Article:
Journal of Materials Science

, 44:6553 | Cite as

Synthesis of ordered mesoporous Pd/carbon catalyst with bimodal pores and its application in water-mediated Ullmann coupling reaction of chlorobenzene

Mesostructured Materials


Heterogeneous palladium catalysts have been supported on the ordered mesoporous carbons (Pd/OMC) with bimodal pores which are prepared by the surfactant-templating approach. Characterization using XRD, TEM, XPS, H2 chemisorption, and N2 sorption techniques reveals that the Pd/OMC catalysts have the ordered 2-D hexagonal mesostructure (space group of p6mm), extremely high surface areas (~1800 m2/g), large pore volumes (~1.64 cm3/g), bimodal pores (6.3 nm of primary mesopores and 1.7 nm of secondary mesopores inside the pore walls), hydrophobic carbon surface, and small metal particles well-dispersed inside the secondary small mesopores. This catalyst exhibits a high yield of 43% for biphenyl from the Ullmann coupling reaction of chlorobenzene in water at 100 °C without assistance of any phase transfer catalyst and can be reused up to 10 times, providing potential opportunities for industrial applications such as coupling and hydrogenation reactions.


Chlorobenzene Pore Wall Triblock Copolymer Mesoporous Carbon Phase Transfer Catalyst 
These keywords were added by machine and not by the authors. This process is experimental and the keywords may be updated as the learning algorithm improves.



This work was supported by NSF of China (20873086 and 20821140537), Shanghai Sci. & Tech. and Edu. Committee (07QH14011, 07SG49, S30406, 0852nm0090 and 08JC1417100), and the program for New Century Excellent Talents in Universities (NCET-07-0560).


  1. 1.
    Balachari D, Quinn L, O’Doherty GA (1999) Tetrahedron Lett 40:4769CrossRefGoogle Scholar
  2. 2.
    Kohler K, Heidenreich RG, Krauter JGE, Pietsch M (2002) Chem Eur J 8:622CrossRefGoogle Scholar
  3. 3.
    Yin LX, Liebscher J (2007) Chem Rev 107:133CrossRefPubMedGoogle Scholar
  4. 4.
    Kyotani T (2000) Carbon 38:269CrossRefGoogle Scholar
  5. 5.
    Lee J, Kim J, Hyeon T (2006) Adv Mater 18:2073CrossRefGoogle Scholar
  6. 6.
    Yang H, Zhao DY (2005) J Mater Chem 15:1217Google Scholar
  7. 7.
    Tiemann M (2008) Chem Mater 20:961CrossRefGoogle Scholar
  8. 8.
    Ryoo R, Joo SH, Kruk M, Jaroniec M (2001) Adv Mater 13:677CrossRefGoogle Scholar
  9. 9.
    Wan Y, Yang HF, Zhao DY (2006) Acc Chem Res 39:423CrossRefPubMedGoogle Scholar
  10. 10.
    Lu AH, Schuth F (2006) Adv Mater 18:1793CrossRefGoogle Scholar
  11. 11.
    Liang CD, Hong KL, Guiochon GA, Mays JW, Dai S (2004) Angew Chem Int Ed 43:5785CrossRefGoogle Scholar
  12. 12.
    Tanaka S, Nishiyama N, Egashira Y, Ueyama K (2005) Chem Commun 212:5Google Scholar
  13. 13.
    Meng Y, Gu D, Zhang FQ, Shi YF, Yang HF, Li Z, Yu CZ, Tu B, Zhao DY (2005) Angew Chem Int Ed 44:7053CrossRefGoogle Scholar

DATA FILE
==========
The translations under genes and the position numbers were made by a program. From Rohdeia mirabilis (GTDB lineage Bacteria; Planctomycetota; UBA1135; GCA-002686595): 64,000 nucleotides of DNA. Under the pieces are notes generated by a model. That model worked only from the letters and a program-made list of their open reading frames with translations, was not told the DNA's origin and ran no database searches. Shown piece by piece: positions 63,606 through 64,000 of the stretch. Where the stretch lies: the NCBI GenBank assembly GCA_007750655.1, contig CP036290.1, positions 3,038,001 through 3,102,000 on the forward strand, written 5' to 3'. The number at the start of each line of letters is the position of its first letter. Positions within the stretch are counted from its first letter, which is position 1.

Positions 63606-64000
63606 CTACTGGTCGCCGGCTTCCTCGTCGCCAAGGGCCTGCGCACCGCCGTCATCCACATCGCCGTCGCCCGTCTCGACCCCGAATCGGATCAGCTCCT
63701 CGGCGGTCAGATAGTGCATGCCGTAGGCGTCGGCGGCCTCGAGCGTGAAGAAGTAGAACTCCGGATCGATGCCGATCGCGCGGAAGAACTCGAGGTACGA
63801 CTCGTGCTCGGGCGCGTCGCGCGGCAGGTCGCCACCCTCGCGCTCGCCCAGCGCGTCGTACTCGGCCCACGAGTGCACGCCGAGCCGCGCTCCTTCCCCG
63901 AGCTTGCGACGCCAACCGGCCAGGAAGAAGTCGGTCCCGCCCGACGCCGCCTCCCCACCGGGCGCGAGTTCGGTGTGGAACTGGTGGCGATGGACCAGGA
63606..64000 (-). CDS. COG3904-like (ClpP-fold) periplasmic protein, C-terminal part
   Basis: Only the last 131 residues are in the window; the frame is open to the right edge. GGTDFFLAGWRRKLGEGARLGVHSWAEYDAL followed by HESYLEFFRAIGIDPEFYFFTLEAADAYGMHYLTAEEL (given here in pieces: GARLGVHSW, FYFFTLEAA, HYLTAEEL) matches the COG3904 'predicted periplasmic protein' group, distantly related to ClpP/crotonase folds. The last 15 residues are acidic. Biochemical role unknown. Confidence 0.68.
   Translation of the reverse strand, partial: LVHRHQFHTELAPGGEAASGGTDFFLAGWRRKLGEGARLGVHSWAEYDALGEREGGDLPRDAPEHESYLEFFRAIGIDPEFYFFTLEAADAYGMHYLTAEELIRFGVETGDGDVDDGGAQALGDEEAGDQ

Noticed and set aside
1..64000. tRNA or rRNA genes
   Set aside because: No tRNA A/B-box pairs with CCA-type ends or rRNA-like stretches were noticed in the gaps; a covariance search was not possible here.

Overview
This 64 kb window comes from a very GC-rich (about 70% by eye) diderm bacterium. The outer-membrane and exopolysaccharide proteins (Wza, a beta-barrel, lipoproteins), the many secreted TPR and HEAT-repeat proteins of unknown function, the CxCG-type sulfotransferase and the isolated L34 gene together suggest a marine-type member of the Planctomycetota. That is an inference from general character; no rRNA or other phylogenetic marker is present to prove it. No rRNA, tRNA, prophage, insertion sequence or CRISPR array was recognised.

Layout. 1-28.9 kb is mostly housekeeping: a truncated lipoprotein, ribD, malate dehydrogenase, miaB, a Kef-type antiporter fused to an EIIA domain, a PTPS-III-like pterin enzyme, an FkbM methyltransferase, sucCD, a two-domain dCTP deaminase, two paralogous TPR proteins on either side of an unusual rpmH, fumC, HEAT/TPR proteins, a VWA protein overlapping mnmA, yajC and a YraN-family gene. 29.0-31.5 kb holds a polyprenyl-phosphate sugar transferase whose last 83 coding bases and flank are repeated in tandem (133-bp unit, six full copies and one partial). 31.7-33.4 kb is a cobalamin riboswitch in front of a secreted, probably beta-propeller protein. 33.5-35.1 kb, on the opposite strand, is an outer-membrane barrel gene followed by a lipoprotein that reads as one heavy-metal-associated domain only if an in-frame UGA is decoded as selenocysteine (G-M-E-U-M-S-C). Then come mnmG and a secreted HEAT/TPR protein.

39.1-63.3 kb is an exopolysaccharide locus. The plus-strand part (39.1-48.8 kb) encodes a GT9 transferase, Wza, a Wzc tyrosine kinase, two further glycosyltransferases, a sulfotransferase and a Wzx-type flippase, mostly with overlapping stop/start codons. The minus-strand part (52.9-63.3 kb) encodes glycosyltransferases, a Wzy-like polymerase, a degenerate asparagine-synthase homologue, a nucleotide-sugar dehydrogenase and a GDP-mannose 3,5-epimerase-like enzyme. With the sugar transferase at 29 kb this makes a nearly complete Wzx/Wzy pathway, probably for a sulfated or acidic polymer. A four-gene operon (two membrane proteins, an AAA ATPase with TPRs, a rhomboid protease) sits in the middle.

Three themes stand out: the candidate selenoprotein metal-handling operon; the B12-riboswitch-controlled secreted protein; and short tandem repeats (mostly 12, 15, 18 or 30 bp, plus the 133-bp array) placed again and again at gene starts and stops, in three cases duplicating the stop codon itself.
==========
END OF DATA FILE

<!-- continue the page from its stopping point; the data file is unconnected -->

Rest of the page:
14. 14.
    Wan Y, Qian XF, Jia NQ, Wang ZY, Li HX, Zhao DY (2008) Chem Mater 20:1012CrossRefGoogle Scholar
  15. 15.
    Wan Y, Shi YF, Zhao DY (2008) Chem Mater 20:932CrossRefGoogle Scholar
  16. 16.
    Hassan J, Sevignon M, Gozzi C, Schulz E, Lemaire M (2002) Chem Rev 102:1359CrossRefPubMedGoogle Scholar
  17. 17.
    Venkatraman S, Li CJ (1999) Org Lett 1:1133CrossRefGoogle Scholar
  18. 18.
    Mukhopadhyay S, Rothenberg G, Gitis D, Sasson Y (2000) Org Lett 2:211CrossRefPubMedGoogle Scholar
  19. 19.
    Polshettiwar V, Molnar A (2007) Tetrahedron 63:6949CrossRefGoogle Scholar
  20. 20.
    Davies IW, Matty L, Hughes DL, Reider PJ (2001) J Am Chem Soc 123:10139CrossRefPubMedGoogle Scholar
  21. 21.
    Li CJ (2005) Chem Rev 105:3095CrossRefPubMedGoogle Scholar
  22. 22.
    Wu XF, Li XH, Zanotti-Gerosa A, Pettman A, Liu JK, Mills AJ, Xiao JL (2008) Chem Eur J 14:2209CrossRefGoogle Scholar
  23. 23.
    Wu XF, Liu JK, Li XH, Zanotti-Gerosa A, Hancock F, Vinci D, Ruan JW, Xiao JL (2006) Angew Chem Int Ed 45:6718CrossRefGoogle Scholar
  24. 24.
    Narayan S, Muldoon J, Finn MG, Fokin VV, Kolb HC, Sharpless KB (2005) Angew Chem Int Ed 44:3275CrossRefGoogle Scholar
  25. 25.
    Baleizao C, Corma A, Garcia H, Leyva A (2004) J Org Chem 69:439CrossRefPubMedGoogle Scholar
  26. 26.
    Corma A, Das D, Garcia H, Leyva A (2005) J Catal 229:322CrossRefGoogle Scholar
  27. 27.
    Grushin VV, Alper H (1994) Chem Rev 94:1047CrossRefGoogle Scholar
  28. 28.
    Hassan J, Hathroubi C, Gozzi C, Lemaire M (2001) Tetrahedron 57:7845CrossRefGoogle Scholar
  29. 29.
    Liu RL, Shi YF, Wan Y, Meng Y, Zhang FQ, Gu D, Chen ZX, Tu B, Zhao DY (2006) J Am Chem Soc 128:11652CrossRefPubMedGoogle Scholar
  30. 30.
    Wang SY, Moon SH, Vannice MA (1981) J Catal 71:167CrossRefGoogle Scholar
  31. 31.
    Zhao DY, Huo QS, Feng JL, Stucky GD (1998) J Am Chem Soc 120:6024CrossRefGoogle Scholar
  32. 32.
    Meng Y, Gu D, Zhang FQ, Shi YF, Cheng L, Feng D, Wu ZX, Chen ZX, Wan Y, Stein A, Zhao DY (2006) Chem Mater 18:4447CrossRefGoogle Scholar
  33. 33.
    Thomas AC (1975) In: Photoelectron and auger spectroscopy, 1st edn. Plenum, New YorkGoogle Scholar
  34. 34.
    Wu YY, Livneh T, Zhang YX, Cheng GS, Wang JF, Tang J, Moskovits M, Stucky GD (2004) Nano Lett 4:2337CrossRefADSGoogle Scholar
  35. 35.
    Wan Y, Wang HY, Zhao QF, Klingstedt M, Terasaki O, Zhao DY (2009) J Am Chem Soc 131:4541CrossRefPubMedGoogle Scholar
  36. 36.
    Zhuang X, Wan Y, Feng CM, Shen Y, Zhao DY (2009) Chem Mater 21:706CrossRefGoogle Scholar
  37. 37.
    Wan Y, Zhang DQ, Zhai YP, Feng CM, Chen J, Li HX (2007) Chem Asian J 2:875CrossRefPubMedGoogle Scholar
  38. 38.
    Wan Y, Chen J, Zhang DQ, Li HX (2006) J Mol Catal A: Chem 258:89CrossRefGoogle Scholar
  39. 39.
    Gomez-Quero S, Cardenas-Lizana F, Keane MA (2008) Ind Eng Chem Res 47:6841CrossRefGoogle Scholar

Copyright information

© Springer Science+Business Media, LLC 2009

Authors and Affiliations

  1. 1.Department of ChemistryShanghai Normal UniversityShanghaiPeople’s Republic of China

Personalised recommendations